As the mighty battlecruiser HMS Hood sank into the icy depths of the Atlantic Ocean on 24 May 1941, she took with her the lives of 1,418 brave men and a secret that has haunted the maritime world ever since.
HMS Hood seemed invincible, and the hopes of the British Navy in wartime had rested upon her great reputation. Her tragic demise was greeted with disbelief by the nation, and the shock waves reverberated all around the world. Suddenly, the British at sea seemed very vulnerable.
This powerful and graceful ship, which epitomised British naval power, was blown up a mere eight minutes after engaging the German battleship Bismarck and her consort, the cruiser Prinz Eugen. Even Hood's colossal size and her armament, which included eight is-inch guns, could not save her.
In the following pages are related the experiences of some of those who were engaged, either directly or indirectly, with Hood, both in her pre-war days, and on her final journey which began in the early hours of the morning of 22 May 1941. At 6 a.m. on 24 May, she blew up and sank in just 8 minutes, taking almost all of her complement of 95 officers and 1,326 men with her. Although only three men survived Hood's sinking, there are others who spent time aboard the ship in the years before that fateful day, in May 1941, who have their own story to tell. The purpose of this book is to honour HMS Hood, and to pay tribute to all who served aboard her, whether above or below deck. For this reason, the emphasis is not so much on the recounting of historic events, such as the unrest at Invergordon, Scotland in 1931 (a so-called mutiny that was precipitated when the sailors' wages were cut drastically, and which ended with the resignation of the First Sea Lord, and the premature retirement of seven admirals and the captains of five capital ships) or the destruction of the French fleet at the Algerian port of Mers-el-Kebir in 1940, to prevent it from falling into enemy hands. These events have been discussed in detail elsewhere. Instead, this book tells of what it was like to serve aboard the 'Mighty Hood' as she came to be known. It also discusses the various theories put forward to account for her sinking, and reappraises them in the light of the discovery of the wreckage of Hood in 2001.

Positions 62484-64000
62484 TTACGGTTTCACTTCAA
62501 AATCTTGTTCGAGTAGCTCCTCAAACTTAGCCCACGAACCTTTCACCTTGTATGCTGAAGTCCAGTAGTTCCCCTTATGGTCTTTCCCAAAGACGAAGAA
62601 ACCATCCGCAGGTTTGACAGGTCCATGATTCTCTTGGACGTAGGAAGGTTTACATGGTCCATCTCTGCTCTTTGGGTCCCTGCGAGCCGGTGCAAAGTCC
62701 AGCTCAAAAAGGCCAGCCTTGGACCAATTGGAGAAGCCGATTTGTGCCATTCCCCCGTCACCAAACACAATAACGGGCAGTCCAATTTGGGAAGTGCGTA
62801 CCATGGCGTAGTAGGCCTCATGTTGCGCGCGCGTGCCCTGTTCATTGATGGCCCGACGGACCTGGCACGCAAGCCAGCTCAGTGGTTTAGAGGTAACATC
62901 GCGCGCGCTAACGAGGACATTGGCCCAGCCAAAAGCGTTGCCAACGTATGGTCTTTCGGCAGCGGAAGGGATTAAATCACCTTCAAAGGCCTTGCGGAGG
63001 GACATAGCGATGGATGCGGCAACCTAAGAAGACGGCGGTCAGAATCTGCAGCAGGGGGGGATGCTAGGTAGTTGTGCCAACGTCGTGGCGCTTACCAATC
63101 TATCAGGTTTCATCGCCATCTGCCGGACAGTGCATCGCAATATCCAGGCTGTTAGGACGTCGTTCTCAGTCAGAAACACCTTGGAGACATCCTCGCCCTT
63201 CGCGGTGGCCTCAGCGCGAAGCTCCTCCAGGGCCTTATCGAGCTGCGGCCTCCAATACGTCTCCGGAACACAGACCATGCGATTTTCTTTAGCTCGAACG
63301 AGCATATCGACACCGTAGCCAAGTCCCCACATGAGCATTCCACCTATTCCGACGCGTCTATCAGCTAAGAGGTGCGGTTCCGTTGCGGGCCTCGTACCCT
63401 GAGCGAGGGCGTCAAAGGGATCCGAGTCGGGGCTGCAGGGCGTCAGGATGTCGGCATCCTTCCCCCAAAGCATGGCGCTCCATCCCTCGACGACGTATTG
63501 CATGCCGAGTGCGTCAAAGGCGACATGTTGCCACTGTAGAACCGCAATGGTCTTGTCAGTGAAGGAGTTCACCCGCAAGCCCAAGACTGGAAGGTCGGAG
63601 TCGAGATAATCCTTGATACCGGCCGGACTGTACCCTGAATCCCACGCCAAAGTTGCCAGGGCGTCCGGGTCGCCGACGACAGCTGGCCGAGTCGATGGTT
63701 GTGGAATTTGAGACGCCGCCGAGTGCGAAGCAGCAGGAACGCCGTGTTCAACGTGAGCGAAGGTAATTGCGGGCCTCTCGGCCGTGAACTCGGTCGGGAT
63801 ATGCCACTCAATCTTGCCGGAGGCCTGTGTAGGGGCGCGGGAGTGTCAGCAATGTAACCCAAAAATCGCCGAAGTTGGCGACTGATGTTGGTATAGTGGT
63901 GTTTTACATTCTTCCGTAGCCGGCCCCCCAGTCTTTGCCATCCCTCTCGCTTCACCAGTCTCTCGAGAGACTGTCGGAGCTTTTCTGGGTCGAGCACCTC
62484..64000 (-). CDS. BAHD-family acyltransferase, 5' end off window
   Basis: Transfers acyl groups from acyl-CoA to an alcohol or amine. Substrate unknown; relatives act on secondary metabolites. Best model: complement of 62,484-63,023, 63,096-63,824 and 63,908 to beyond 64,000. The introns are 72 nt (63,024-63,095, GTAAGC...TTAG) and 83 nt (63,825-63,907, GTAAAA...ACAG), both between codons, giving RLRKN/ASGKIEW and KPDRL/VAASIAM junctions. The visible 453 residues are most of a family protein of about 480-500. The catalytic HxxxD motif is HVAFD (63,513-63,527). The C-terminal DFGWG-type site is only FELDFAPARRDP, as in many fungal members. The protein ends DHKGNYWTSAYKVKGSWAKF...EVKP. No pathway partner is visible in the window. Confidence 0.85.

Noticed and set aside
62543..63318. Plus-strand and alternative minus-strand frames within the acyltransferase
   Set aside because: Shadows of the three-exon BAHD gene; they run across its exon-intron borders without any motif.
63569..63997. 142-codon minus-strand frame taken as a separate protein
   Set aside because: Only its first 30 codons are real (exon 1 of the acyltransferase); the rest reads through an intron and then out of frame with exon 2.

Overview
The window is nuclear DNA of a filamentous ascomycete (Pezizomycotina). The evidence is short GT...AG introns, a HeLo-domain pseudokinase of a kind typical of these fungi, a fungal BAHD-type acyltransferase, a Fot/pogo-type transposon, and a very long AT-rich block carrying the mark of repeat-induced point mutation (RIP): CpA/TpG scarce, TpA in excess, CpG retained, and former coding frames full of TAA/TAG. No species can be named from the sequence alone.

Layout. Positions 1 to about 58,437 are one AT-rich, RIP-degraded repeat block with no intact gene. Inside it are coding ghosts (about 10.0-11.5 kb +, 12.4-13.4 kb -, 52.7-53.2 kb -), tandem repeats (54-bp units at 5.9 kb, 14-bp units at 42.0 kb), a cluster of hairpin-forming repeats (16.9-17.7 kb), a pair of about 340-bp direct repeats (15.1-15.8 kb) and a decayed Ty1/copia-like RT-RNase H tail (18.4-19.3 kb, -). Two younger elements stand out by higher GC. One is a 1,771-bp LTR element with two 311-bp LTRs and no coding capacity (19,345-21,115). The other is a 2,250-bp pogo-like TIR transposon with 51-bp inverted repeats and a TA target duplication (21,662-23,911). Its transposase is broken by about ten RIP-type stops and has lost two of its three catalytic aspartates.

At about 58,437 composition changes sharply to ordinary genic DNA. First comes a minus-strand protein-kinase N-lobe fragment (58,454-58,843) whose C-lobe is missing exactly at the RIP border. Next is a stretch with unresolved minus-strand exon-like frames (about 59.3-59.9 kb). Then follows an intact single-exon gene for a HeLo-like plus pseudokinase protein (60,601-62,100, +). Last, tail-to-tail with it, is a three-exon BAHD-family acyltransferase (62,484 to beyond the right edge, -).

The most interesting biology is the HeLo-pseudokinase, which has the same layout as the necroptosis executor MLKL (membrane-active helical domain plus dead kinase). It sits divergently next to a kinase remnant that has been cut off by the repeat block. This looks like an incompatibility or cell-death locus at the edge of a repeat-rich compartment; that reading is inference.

No official memorial was erected to HMS Hood, but in the peaceful atmosphere of the Church of St John the Baptist at Boldre in the New Forest of Hampshire, she is remembered once a year on a Sunday in May, when relatives and friends of those who died, as well as those who had previously served on Hood, come to the church to worship and pay their respects.
In the porch of the church are two vice admirals' lanterns and two long oak benches carved with the ship's badge. A painting of Hood by marine artist Montague Dawson, hangs in the North Chapel. A small, stained-glass window depicts St Nicholas, patron saint of sailors. Most poignantly of all, in the corner directly opposite the entrance is a book containing the names of all 1,418 officers and men of the ship's company who were lost.
On the night of Saturday 4 October 2008, Ted Briggs, the last of the three survivors of HMS Hood, died in the Queen Alexandra Hospital, Portsmouth.
His Obituary appeared in The Telegraph at:-